The next step in the program is to replicate the missing upper and lower berths that will be installed between each of the berth partitions. New berths are required as the past owners removed 8 of the 10 berths from the car over 80 years ago. The upper berths are challenging to reproduce due to their curved shape and the fine marquetry patterns set into mahogany veneer. Fortunately, we have located a master woodworker and marquetry expert in Michigan that have the needed skills and abilities to accurately reproduce the missing berths from the DULUTH.  In order to replicate the missing berths, we must raise $32,000 to get the DULUTH one step closer to being a restored masterpiece.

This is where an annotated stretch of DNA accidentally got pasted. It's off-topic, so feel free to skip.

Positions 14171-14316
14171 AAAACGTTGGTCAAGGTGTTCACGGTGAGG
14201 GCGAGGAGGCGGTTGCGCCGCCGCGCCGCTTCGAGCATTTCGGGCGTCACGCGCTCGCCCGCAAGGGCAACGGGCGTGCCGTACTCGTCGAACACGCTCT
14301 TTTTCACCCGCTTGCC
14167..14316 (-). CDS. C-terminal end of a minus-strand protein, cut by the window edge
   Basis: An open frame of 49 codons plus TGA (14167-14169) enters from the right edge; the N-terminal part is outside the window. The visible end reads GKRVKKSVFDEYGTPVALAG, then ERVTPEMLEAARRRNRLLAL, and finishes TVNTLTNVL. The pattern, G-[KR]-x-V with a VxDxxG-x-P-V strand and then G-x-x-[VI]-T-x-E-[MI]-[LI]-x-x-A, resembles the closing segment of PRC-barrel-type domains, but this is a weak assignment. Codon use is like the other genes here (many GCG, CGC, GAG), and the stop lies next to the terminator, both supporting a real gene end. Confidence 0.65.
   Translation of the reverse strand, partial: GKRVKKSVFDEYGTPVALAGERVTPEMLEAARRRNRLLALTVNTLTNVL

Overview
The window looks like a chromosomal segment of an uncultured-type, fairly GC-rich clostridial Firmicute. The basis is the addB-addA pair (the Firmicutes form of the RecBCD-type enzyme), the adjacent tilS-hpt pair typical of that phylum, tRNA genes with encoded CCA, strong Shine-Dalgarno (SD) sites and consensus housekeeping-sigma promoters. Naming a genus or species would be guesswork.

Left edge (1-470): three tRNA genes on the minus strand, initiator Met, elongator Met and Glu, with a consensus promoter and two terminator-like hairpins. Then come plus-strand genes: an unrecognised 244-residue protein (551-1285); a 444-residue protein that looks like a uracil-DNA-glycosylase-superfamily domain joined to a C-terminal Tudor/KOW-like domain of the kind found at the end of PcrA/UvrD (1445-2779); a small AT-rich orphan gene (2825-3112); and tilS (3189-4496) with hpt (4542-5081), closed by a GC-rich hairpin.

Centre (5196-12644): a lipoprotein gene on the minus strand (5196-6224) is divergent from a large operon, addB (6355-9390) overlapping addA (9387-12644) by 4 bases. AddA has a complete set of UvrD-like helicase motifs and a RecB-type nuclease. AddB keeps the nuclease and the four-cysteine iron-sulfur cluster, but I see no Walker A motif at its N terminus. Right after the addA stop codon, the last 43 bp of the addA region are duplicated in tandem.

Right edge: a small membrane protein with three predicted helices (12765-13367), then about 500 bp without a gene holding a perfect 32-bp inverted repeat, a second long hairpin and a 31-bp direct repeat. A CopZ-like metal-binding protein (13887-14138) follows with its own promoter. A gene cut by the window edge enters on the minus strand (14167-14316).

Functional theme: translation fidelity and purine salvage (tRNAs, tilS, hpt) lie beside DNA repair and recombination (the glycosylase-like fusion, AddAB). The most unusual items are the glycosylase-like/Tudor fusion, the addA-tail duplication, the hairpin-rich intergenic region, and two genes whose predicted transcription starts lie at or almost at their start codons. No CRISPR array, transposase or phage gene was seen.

Introducing the “BUY A BERTH” Fund Drive [FUND DRIVE COMPLETED AS OF JAN. 29, 2020]

To fully restore the sleeping section of the DULUTH, your help is needed to raise $32,000 for replicating the upper and lower berth seat ends. With the “BUY A BERTH” Fund Drive donors can donate towards replicating the eight missing upper or lower berths. With a $1,500 donation (for a lower berth) or a $2,500 donation (for an upper berth) we will be able to get a berth replicated and you’ll have your name associated with one of the berths in the car. Donors that make a donation to the “BUY A BERTH” Fund Drive in the full amount of a berth ($1,500 or $2,500) will have their name placed on a plaque mounted inside the car. All donations less than $1,500 will be pooled together to go towards the cost of replicating a berth.

How You Can Help

UPDATE: The “Buy a Berth” Fund Drive was completed on Jan. 29, 2020. Donations are still needed for other areas of the DULUTH’s restoration. Consider helping us reach our $75,000 goal for the DULUTH’s other restoration needs